An Antioxidant Flavonoid
Antioxidants stop oxidants (free radicals, which disrupt the integrity of other molecules by stripping their electrons) from attacking nearby molecules, such as mitochondria, membranes, and DNA. There are many classes of dietary antioxidants, and flavonoids are one of them. Flavonoids have many phenols linked to their antioxidants. Common sources of flavonoids are vegetables, fruits, and beverages such as wine and teas. Of the many flavonoid powerhouses, Quercetin is a major player. Quercetin is the most widely consumed flavonoid in the diet. Quercetin has been widely used by Russians and Europeans to treat a variety of ailments.
Mechanism of Action
Pain and Inflammation
Quercetin decreases the production of the inflammatory mediators by inhibiting key enzymes called cyclooxygenases and lipoxygenase, which form proinflammatory eicosanoids (local microhormones) such as PGE2 and PGE2 alpha. The mechanism is similar to that of aspirin and indomethacin. Mediators such as histamine, bradykinin and PGE2 all potentiate pain through sensitization of afferent pain endings (the nerves that transmit impulses to the CNS and brain). Basically, these inflammatory mediators cause the body's pain receptors to become more sensitive. Quercetin, however, prevents the formation of those inflammatory mediators.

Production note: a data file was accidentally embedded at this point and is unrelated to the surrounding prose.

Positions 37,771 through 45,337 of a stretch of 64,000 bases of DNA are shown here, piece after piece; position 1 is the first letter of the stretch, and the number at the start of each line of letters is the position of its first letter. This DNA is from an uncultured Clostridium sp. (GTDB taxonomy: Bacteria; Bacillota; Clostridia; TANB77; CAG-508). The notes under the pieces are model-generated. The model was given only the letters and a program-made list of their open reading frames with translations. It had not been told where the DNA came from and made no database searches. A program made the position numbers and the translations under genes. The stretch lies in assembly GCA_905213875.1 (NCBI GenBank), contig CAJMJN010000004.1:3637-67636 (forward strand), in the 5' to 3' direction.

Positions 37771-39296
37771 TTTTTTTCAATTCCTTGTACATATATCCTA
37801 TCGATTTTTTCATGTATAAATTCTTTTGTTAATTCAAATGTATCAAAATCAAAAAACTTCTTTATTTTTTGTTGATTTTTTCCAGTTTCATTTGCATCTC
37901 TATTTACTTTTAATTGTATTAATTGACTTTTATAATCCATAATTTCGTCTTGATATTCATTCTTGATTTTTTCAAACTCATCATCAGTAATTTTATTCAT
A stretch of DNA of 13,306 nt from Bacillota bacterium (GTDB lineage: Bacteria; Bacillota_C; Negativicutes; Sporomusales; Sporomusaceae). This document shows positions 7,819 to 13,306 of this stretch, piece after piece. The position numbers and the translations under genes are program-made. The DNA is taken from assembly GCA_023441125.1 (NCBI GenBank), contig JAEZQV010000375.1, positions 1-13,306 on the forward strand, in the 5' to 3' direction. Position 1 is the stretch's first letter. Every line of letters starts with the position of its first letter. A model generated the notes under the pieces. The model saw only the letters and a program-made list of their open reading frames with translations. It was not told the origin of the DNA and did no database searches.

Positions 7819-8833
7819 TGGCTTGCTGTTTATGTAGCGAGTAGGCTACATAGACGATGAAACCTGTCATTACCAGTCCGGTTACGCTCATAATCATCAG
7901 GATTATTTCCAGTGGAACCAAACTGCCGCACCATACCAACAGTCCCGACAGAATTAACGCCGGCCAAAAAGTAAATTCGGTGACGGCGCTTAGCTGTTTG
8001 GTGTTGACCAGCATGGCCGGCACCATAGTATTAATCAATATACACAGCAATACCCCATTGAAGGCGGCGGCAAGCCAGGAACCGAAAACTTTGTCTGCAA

Quercetin counters allergic reactions by inhibiting enzymes responsible for the production of inflammatory mediators. Also, Quercetin inhibits histamine release by stabilizing basophils and mast cells. Quercetin is widely used by those who suffer from constant allergies (such as dust) and seasonal allergies (such as hay fever).
In a study that was released, a longitudinal investigation of risk factors for chronic diseases in elderly men revealed that high intakes of quercetin and other flavonoids predicted lower mortality rates and incidences of heart attack (myocardial infarction). Researchers in the Netherlands believe it is possible that quercetin and other flavonoids reduce risk of heart disease by lowering the formation of plaque-building substances, specifically oxidized low density lipoprotein (LDL).
Many of the complications associated with diabetes, such as glaucoma, cataracts, and neuropathy, are caused by the sorbitol pathway, a process through which high levels of glucose are converted to sorbitol and fructose via the enzyme aldose reductase. In experimental animals, inhibitors of aldose reductase reduce the kidney and neurological symptoms shown to increase with diabetes. Quercetin is an established aldose reductase inhibitor.